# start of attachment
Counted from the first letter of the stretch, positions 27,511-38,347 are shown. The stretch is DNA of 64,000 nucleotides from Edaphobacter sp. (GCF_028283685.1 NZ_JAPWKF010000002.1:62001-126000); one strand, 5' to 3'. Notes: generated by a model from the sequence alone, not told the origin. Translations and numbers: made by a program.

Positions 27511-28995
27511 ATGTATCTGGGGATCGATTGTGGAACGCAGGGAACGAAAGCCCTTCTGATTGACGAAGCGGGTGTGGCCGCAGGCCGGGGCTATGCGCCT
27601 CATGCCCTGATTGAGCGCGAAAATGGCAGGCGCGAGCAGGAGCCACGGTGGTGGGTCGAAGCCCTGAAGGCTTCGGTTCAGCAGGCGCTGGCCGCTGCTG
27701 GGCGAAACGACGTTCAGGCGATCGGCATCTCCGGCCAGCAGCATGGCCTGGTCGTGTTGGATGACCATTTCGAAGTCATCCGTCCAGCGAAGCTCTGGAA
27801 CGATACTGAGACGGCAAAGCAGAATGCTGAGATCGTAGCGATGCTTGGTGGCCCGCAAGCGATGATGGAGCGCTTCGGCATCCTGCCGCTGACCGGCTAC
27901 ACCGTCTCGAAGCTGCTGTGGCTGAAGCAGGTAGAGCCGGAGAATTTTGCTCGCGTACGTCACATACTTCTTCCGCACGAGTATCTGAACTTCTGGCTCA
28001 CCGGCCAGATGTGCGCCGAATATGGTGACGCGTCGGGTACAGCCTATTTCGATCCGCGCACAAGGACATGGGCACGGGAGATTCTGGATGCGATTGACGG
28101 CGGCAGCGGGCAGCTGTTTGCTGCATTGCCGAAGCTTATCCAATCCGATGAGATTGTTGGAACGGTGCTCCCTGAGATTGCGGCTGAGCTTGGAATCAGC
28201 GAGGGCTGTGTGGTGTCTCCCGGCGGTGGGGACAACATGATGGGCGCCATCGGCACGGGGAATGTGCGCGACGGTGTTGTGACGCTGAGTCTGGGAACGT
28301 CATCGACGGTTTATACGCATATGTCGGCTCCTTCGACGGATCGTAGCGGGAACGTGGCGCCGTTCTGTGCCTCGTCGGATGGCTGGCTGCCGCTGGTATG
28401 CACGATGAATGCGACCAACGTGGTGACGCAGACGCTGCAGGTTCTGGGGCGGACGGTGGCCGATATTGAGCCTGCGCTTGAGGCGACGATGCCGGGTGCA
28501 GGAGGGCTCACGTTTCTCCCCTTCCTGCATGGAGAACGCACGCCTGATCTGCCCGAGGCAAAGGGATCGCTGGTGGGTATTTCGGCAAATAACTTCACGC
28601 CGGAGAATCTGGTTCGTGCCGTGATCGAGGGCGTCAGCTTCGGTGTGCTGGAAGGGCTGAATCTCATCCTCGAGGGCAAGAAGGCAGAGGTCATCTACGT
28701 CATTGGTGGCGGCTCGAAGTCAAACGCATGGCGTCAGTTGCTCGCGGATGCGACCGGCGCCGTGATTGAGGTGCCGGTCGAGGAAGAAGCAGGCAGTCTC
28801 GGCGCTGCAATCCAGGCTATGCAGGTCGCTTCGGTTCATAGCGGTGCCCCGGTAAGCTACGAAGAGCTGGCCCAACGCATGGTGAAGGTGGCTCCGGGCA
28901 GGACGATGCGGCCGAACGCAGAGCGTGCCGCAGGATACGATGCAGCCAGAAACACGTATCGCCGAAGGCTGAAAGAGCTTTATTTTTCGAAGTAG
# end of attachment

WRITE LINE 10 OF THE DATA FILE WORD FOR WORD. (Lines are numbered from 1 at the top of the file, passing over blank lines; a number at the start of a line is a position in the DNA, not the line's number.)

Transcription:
28201 GAGGGCTGTGTGGTGTCTCCCGGCGGTGGGGACAACATGATGGGCGCCATCGGCACGGGGAATGTGCGCGACGGTGTTGTGACGCTGAGTCTGGGAACGT